actually use any of the others that it's nearly irrelevent to the topic at
hand, since at the end of the day 99% of the people are going to be using
either IE or FF... It's like saying compared to OpenBSD, both Linux and
Windoze are horribly insecure... While perhaps true, it's not entirely
relevent if you want to talk about OS's which most people actually USE...
(Oh, no, I just know I've offended some BSD person with that, and am going
to get flamed... ;-) I honestly don't mean anything bad by it... I have
nothing but respect for the OpenBSD team; but, I'm not likely to ever run
their OS, I'm afraid... Nor are the vast majority of others... That's not
their fault, nor does it lessen their accomplishments, but it IS just the
way things are, like it or not...)

Now, maybe you could argue that other browsers are more deserving of the
wide-spread popularity that FF is enjoying... Yeah, maybe so; I don't
know... But, if they were, don't you think more people might start poking
at them, and possibly turn up many more security problems with them, as
well? The FF holes didn't start popping up until it started becoming
popular and wide-spread enough for people to start caring... I know, the
old lame chestnut about "Product X is only attacked because it's the most
popular, and if product Y were that popular, it would appear just as
buggy!" is often used to justify MS's insecurities, but there IS a grain
of truth to the statement... It certainly isn't the whole truth by any
means, but it's not entirely BS, either... If a product is so obscure as
to be off everyone's radar, then it makes sense that fewer people will be
even looking for problems in it... *shrug*

But, anyway... Like you say, I think we've pretty much said as much as we
can on the subject, at this point...

Firefox buffer overflow and full disclosure

Posted Sep 16, 2005 14:55 UTC (Fri) by KaiRo (subscriber, #1987) [Link]

> Firefox is certainly way on the other end of the spectrum, second to only
> Internet Explorer in its number of exploits.

From what I know, the Linux kernel has about as many security flaws getting reported than the whole Mozilla source repository (of which Firefox is only a part, even though it uses a vast majority of it, as the Core code is used by all of Mozilla suite, SeaMonkey, Firefox, Thunderbird etc.) or maybe the kernel has even more.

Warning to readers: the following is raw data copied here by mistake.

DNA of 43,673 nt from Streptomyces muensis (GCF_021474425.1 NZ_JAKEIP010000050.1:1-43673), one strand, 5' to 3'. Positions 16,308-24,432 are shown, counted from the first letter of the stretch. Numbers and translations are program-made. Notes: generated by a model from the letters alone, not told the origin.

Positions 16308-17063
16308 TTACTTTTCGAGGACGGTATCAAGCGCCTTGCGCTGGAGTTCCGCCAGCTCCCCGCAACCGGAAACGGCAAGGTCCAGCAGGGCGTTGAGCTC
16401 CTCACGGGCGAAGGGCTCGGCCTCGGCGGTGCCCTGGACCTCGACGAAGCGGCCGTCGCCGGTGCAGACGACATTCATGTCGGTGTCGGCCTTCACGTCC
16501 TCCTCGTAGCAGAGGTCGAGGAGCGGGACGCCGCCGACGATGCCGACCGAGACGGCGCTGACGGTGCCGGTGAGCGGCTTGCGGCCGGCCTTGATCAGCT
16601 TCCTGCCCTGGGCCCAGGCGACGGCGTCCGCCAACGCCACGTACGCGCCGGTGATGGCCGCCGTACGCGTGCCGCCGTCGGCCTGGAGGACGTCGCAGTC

That doesn't mean the kernel is very insecure, nor does it mean that for the Mozilla codebase. It's just that both a really huge piles of code doing an incredibly large amount of stuff - and yes, even rendering web pages as well as Gecko does is a very large and complex task to do.

It's much easier to create a project that does a fairly simple (even if important) job, such as an SMTP server or, say, a shell, without known security flaws than a system kernel or a sophisticated, modern web browser. Why? Just look at the amount of code involved and the dirty tricks you sometimes need to go thorugh to e.g. work with hardware and userspace (in the case of the kernel) or plugins and scripting (in the browser case).

That said, it's good that there are tools out there that have no really known security issues (yet), believing they'll never have is more dangerous than knowing you have to apply some patches now and then.

Firefox buffer overflow and full disclosure

Posted Sep 16, 2005 15:08 UTC (Fri) by cventers (subscriber, #31465) [Link]

You're right about the number of vulns in the kernel. It's upsetting.
Thankfully, though, the kernel vulnerabilities tend to apply only in a
very specific situation, and very rarely allow someone without an account
to do anything dangerous. So perhaps comparing the kernel (an operating
system) to Firefox (an Internet browser) is unfair. But I didn't bring up
apples to oranges - the comparison was Firefox and Internet Explorer, and
both have had a very embarrasing security history lately.

$500 bounty

Posted Sep 15, 2005 19:43 UTC (Thu) by rfunk (subscriber, #4054) [Link]

To expand a bit... $500 is cheap for someone with the required knowledge
to spend the required time to audit qmail. Generally those people make
that amount in a morning, which is much much less than it would take to
audit
the program.

Firefox buffer overflow and full disclosure

Posted Sep 15, 2005 22:51 UTC (Thu) by RobSeace (subscriber, #4435) [Link]

But, it's really NOT "punishment" of any sort... That's the point I was
trying to make above... It's HELPING the programmer (and, the users),
whether they actually REALIZE that at the time, or not...